To Eakin and other guardians of Southern slavery, African Americans were always two persons rolled into one. On the one hand, they were simple and childlike souls, needing white care and guidance to lead happy and productive lives. On the other hand, they remained savages at heart, purportedly like their ancestors in Africa, and had to be restrained by slavery. If ever those bonds should slip, they would revert to their animal nature and attempt to kill every white person they came across."
As Urwin describes, the Battle of Poison Creek took place on April 18, 1864, and "wqas one of the most complete victories e3ver won by Confederate forces in Arkansas. The Rebs ambushed a Union force, which was forced into retreat. But "[a]s the exulting Rebels scattered the train's escort, they refused to take prisoners from its largest unit, the 1st Kansas Colored Volunteer Infantry Regiment. Thus, a glorious Confederate triumph was transformed into Arkansas's most notorious war crime." Not only did numerous eyewitnesses describe the slaughter, there was immediate indication of what had happened. "What aroused suspicion was that the 1st Kansas had suffered 117 slain but only 65 wounded." The number of wounded is typically much higher than the number killed. Urwin cites several samples of the documentary evidence, including:

In letters, diaries, reminiscences, and oral testimony handed down from generation to generation, the victors at Poison Spring described the fate that befell those black soldiers who failed to escape. Lt. William M. Stafford, a Texas artilleryman in Maxey's division, confided to his journal: "The surprise of the enemy was complete-at least 400 darkies were killed. [N] 0 black prisoners were captured." Three different Arkansas cavalrymen expressed pride in the fact that the Union dead were "mostly Negroes." A trooper in the ist Arkansas Cavalry boasted that "we almost exterminated the troops that had the train in their charge."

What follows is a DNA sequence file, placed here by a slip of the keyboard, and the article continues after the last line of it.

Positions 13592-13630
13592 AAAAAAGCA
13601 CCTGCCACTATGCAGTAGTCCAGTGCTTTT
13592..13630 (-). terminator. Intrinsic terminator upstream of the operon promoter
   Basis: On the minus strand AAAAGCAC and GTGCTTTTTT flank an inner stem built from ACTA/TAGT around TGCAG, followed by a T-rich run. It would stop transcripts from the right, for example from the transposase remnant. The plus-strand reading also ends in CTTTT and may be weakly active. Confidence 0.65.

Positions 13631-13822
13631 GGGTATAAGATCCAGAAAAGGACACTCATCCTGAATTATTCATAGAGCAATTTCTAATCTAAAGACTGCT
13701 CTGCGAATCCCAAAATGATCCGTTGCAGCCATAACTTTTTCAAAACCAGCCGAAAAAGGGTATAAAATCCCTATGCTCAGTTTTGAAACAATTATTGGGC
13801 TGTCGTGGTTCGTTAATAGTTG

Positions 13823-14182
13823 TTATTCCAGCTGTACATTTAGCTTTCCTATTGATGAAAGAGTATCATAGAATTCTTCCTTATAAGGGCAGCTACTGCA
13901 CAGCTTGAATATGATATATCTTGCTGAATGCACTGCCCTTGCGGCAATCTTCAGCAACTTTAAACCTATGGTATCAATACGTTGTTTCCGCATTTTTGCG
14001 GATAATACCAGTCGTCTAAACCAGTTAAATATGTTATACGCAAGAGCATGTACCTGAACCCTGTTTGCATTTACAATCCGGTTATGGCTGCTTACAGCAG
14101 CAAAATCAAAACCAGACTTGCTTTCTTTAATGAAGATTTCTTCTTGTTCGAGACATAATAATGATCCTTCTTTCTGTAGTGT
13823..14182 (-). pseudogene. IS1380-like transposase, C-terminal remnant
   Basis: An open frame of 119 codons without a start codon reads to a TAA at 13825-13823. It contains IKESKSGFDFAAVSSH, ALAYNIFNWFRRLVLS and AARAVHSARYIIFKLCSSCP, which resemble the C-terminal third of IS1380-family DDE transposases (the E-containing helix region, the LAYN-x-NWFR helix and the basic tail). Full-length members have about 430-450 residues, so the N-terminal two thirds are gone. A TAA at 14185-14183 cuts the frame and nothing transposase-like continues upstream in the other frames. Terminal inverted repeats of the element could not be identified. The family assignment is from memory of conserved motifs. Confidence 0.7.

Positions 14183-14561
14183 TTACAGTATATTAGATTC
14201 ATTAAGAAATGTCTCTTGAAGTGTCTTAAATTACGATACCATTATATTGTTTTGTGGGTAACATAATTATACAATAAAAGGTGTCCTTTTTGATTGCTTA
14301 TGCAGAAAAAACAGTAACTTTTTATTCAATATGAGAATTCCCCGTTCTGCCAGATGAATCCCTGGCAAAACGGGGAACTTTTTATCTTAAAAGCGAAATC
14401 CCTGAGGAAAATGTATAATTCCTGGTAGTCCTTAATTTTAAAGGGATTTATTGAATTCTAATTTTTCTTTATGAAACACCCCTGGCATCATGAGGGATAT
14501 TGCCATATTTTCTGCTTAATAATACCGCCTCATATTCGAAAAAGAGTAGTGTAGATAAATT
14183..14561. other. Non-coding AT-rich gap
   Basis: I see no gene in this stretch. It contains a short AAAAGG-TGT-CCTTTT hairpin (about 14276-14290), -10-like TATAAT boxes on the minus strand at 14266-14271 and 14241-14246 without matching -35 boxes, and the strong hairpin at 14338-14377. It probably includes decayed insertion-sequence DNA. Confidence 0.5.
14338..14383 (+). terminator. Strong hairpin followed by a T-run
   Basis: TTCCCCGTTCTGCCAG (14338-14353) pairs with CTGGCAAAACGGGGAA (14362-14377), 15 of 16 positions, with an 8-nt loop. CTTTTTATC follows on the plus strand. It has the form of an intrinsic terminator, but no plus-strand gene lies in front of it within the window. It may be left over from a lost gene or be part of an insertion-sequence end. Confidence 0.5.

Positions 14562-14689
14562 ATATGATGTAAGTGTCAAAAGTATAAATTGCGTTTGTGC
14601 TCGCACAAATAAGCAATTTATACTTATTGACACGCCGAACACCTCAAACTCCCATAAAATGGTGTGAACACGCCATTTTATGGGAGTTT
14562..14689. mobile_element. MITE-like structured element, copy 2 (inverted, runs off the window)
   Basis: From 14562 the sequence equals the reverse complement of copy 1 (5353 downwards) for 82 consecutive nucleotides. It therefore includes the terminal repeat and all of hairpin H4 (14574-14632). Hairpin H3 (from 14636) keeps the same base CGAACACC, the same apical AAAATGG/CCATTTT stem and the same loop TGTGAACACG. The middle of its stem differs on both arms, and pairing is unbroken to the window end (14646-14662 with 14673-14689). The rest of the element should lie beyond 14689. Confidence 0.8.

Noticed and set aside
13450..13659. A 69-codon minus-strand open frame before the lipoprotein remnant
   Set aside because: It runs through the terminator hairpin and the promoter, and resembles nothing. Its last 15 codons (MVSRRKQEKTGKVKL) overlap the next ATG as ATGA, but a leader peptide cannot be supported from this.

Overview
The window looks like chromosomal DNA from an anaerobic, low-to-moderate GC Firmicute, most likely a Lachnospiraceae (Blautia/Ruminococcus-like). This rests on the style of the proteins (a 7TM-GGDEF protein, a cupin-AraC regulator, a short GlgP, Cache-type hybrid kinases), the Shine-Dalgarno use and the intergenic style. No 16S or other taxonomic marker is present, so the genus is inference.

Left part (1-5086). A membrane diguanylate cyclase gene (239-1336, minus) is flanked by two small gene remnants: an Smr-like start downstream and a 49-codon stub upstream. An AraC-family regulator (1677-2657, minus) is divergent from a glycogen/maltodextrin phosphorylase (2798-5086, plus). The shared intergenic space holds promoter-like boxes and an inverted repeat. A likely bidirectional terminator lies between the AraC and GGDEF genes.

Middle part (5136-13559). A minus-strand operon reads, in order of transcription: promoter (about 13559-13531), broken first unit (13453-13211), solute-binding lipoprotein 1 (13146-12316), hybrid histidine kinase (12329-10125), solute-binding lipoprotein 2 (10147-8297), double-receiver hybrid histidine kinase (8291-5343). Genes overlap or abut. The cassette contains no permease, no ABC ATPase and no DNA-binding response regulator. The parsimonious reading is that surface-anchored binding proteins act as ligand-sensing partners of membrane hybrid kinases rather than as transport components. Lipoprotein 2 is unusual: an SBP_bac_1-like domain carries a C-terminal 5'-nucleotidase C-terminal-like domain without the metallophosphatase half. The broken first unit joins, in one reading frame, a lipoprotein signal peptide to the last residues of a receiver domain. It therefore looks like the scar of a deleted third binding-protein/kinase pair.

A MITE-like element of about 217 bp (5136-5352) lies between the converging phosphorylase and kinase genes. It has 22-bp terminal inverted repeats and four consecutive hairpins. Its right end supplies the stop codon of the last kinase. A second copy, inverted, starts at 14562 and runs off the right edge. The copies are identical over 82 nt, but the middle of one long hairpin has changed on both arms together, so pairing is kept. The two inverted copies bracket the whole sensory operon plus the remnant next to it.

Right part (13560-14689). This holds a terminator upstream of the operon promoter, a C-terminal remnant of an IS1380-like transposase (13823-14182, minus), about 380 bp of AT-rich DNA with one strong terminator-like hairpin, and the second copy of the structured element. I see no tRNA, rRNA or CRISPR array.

Slaughtering black prisoners of war: "Suthun honuh" in action.

A contingent of Choctaw Reb troops commanded by Col. Tandy Walker was especially brutal, including desecrating the bodies of the dead after the killing was done:

The Choctaws harbored so much animosity for their black victims that killing them was not enough. In addition to scalping and stripping, the Indians devised other ways to desecrate the ist Kansas Colored's dead. The Washington (Ark.) Telegraph treated its readers to this example of "Choctaw Humor": "After the battle of Poison Springs, the Choctaws buried a Yankee in an ordinary grave. For a headstone they put up a stiff negro buried to the waist. For a footstone another negro reversed, out from the waist to the heels." Three days after the battle, a Union burial detail discovered that three dead white officers from the 1st Kansas had been scalped, stripped, and turned on their faces as a sign of dishonor, while the corpses of their black soldiers were laid in a circle around them."

News of these atrocities traveled quickly throughout southern Arkansas.
This happened against a background of such killings. Gen. Kirby Smith of the Trans-Mississippi Department of which Arkansas was a part, criticized on of his Louisiana officers, telling him he hoped that reports of his men taking African-American troops prisoner were false. "I hope this may not be so, and that your subordinates who may have been in command of capturing parties may have recognized the propriety of giving no quarter to armed negroes and their officers." A week after Poison Springs, Confederates had attacked and defeated a Federal formation at Mark's Mills, Arkansas, that was carrying a reported 300 escaped slaves. But the Rebs only took 150 black prisoners. Many of the rest they just killed. Urwin writes, "The exact number of fugitive slaves killed at Mark's Mills will probably never be known, but it undoubtedly topped one hundred."